Saturday, May 10, 2008


I filled up the gas tank yesterday. It was unsettling standing there at the pump watching the numbers turn. The price wheel turns a lot faster than the gallons wheel these days of $3.84 per gallon. The cost of gas means something else must be foregone. The stores seem to be feeling the pinch. When I go shopping during the week, I practically have the place to myself. Clerks look bored, and it's uncomfortable to note that they watch my every move for lack of something better to do. I have always hated being "on stage".

My discomfort is insignificant compared to other fallout from the escalating price of oil.

In California a Franciscan farm that produced organic butter and milk while providing drug and alcohol rehabilitation for the homeless residents who run the farm will be closing its doors, victim of the high price of grain which is part of the fallout of the high price of oil.

The farm has been operating since 1954, when it was bought to provide food for St. Anthony Dining Room, a San Francisco soup kitchen. It reinvented itself a number of times before becoming a drug rehab center and working dairy farm in 1970. It houses 48 residents who are in 12-step recovery which includes demanding physical labor.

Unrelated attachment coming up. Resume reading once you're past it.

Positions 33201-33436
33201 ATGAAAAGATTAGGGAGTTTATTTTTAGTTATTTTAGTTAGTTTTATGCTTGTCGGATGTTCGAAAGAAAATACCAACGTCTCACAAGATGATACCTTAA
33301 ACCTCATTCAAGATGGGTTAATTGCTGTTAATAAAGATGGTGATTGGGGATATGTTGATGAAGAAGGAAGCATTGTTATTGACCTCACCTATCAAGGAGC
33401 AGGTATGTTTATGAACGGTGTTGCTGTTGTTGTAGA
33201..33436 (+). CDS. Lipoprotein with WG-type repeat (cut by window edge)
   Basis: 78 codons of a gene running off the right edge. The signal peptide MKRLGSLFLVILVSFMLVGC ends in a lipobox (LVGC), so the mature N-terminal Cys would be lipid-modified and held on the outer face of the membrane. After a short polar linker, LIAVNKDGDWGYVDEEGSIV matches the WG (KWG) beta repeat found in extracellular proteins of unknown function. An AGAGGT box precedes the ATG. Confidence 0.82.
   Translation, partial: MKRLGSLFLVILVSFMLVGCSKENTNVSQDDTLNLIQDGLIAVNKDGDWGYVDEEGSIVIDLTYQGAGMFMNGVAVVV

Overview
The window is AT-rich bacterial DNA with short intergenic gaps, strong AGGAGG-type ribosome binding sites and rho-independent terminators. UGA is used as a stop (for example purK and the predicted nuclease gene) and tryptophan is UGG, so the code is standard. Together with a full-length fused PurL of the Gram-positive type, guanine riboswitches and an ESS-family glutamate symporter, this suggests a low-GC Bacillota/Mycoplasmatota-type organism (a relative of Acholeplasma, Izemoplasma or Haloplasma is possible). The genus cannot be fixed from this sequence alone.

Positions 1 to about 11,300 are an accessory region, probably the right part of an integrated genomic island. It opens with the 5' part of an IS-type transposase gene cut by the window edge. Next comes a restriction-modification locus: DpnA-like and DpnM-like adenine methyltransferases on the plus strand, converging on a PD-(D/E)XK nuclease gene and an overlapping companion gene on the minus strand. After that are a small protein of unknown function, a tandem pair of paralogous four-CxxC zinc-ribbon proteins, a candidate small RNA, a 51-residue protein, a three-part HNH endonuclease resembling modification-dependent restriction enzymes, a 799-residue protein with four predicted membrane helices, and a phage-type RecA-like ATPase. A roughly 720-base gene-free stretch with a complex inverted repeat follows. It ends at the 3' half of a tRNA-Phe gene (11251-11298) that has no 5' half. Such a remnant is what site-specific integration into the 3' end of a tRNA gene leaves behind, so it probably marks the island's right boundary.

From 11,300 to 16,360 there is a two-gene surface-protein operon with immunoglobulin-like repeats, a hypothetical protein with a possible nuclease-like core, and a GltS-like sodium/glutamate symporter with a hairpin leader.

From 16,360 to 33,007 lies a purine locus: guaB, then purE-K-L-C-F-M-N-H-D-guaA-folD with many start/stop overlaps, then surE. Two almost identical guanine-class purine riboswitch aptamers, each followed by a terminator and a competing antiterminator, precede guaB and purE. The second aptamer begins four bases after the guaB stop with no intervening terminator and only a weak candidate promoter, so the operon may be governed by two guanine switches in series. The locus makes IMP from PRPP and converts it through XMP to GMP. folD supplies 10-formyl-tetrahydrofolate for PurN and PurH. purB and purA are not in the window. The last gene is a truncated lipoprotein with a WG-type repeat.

Closing the farm and a 30-bed women's shelter in San Francisco will save $2 million a year in an annual Franciscan Order budget of $19 million. That's significant. Perhaps it can be argued that $2 million can be used to help a lot more people than 78. Still, labor beats handouts every time in the grand scheme of social reform. This farm sounds like a program that needs to continue. Perhaps God has a miracle in store.

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